New Olympic sports play to Canada's strength
Women's rugby, track cycling among best bets
When women's rugby debuts at this summer's Rio Olympics, the 12 women who make the Canadian team will have a good chance to extend an interesting streak.
At each of the past three Olympics (summer or winter), a Canadian has won a medal in an event appearing for the very first time.
And if the debut medal streak continues, Rugby Canada's Kayla Moleschi wants gold: "Every time I go to sleep at night I think of that gold medal and we're not going to the Olympics to win a silver, and no team does," said the 25-year-old from Williams Lake, B.C.
The Canadian team is a medal contender. They are a force on the Women's Sevens Series, the sport's international tour. They're playing their final tune-up tournament this weekend in France.
The team finished second-overall last season, earning them an Olympic berth. They have finished in the top 3 of 12 of 19 tournaments since 2012-13.
If the women's rugby team can do it, they'll continue a streak that goes back to Vancouver 2010 when skier Ashleigh McIvor became Olympic champion in the first-ever appearance for ski cross. At London 2012, it was bronze for both kayaker Mark de Jonge in the shortened K-1 sprint and the women's track cycling team pursuit squad. In Sochi, at the 2014 Winter Games, Team Canada's had five medals in debut events; only the U.S. had more.
Canada's women lead the way
Canadian women have a winning tradition in first-time Olympic events that spans decades.
Two examples from a long list include Ethel Catherwood winning the high jump in 1928 and Clara Hughes finishing with cycling bronze when the individual time trial first appeared in 1996.
Canadian women have also won medals at four-straight Olympics since trampoline was added in 2000. Among those medals were Karen Cockburn's bronze (2000) and two silvers (2004, 2008); trampolinist Rosie MacLennan was responsible for Canada's only gold of the 2012 Olympics.
Relative to other countries, girls have more opportunity to play sport in Canada, and this leads to stronger experience and advanced preparation. Moleschi and most of her teammates started rugby in Grade 9.
The national rugby program has been centralized in B.C. since 2011. "These last four years of preparation have been some of the hardest days of our lives and it's not going to get easier and we knew that from day one," said Moleschi.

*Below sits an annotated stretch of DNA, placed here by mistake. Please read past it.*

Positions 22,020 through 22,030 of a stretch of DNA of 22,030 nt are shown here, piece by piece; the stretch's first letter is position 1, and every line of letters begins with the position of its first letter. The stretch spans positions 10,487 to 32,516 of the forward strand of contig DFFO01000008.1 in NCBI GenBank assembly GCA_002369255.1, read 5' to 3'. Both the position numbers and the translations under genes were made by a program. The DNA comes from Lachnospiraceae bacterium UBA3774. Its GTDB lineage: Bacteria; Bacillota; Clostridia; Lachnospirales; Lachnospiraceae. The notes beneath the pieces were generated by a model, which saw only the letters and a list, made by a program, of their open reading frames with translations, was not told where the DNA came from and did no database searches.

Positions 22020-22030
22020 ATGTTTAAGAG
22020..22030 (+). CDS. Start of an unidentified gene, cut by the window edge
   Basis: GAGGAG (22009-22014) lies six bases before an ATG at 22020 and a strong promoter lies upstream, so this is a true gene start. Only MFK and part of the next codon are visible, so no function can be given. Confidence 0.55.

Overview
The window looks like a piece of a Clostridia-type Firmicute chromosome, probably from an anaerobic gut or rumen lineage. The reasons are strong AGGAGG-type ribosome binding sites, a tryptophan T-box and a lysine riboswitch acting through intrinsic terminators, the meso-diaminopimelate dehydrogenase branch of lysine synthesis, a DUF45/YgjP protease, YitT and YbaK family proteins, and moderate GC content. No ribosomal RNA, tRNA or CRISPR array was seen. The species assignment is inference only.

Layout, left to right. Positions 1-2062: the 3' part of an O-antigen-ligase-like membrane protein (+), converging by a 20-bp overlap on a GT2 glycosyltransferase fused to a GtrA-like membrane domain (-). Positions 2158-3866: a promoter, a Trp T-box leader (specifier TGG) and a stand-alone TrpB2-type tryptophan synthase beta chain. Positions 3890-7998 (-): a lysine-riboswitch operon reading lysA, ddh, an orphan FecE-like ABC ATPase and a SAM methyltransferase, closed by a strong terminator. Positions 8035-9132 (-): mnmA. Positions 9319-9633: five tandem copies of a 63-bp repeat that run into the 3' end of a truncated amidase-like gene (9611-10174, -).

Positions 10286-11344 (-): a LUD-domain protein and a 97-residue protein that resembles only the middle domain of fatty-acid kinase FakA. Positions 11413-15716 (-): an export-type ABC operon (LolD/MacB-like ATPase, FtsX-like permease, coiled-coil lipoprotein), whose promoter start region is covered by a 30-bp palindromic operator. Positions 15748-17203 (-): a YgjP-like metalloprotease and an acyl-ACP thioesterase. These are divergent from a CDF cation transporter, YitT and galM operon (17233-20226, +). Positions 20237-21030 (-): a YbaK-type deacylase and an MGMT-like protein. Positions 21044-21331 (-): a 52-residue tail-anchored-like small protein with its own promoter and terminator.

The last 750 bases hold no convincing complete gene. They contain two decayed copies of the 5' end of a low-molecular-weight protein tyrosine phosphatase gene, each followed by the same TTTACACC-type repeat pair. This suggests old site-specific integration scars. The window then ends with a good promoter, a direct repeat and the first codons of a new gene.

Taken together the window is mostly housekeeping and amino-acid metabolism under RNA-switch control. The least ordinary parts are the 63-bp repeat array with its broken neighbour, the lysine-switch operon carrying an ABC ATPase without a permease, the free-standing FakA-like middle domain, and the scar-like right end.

"The amount of dedication we've put in the last four years is showing. We're a fit team and we are ready to dominate."
Rugby sevens, not surprisingly, is seven-a-side on the full-size field. A gold medal final is two punishing 10-minute halves of non-stop sprinting and tackling.
The Canadians picked up valuable experience by winning Pan Am gold in 2015. The sizeable crowd in Toronto provided at least a taste of what it will be like at Rio's 15,000-seat Deodoro Stadium.
What about men's rugby and golf?
The men's rugby sevens team also won Pan Am gold at home and still have a chance to qualify for Rio if they win the final Olympic qualifying tournament, June 18-19 in Monaco.
If the Canadians make it, they too could be considered debutantes. The 15s version (union) of men's rugby was last featured at Paris 1924, and is vastly different from rugby sevens.
Men's and women's golf are returning to Olympic competition, so they aren't debut events. Although, it's been a long time for the links; the men haven't played since 1904 — Canadian George Lyon won gold — and the lone women's tournament was in 1900.
World No. 6 Brooke Henderson and No. 119 Alena Sharp are Canada's probable entries.
They also have rugby-like optimism: "I think if Brooke and I can both get on that podium that would be something amazing, obviously that's our goal," said Sharp.
On the men's side, it would be Graham DeLaet of Weyburn, Sask., and David Hearn of Brampton, Ont., if the team was chosen today based on the Olympic selection rules.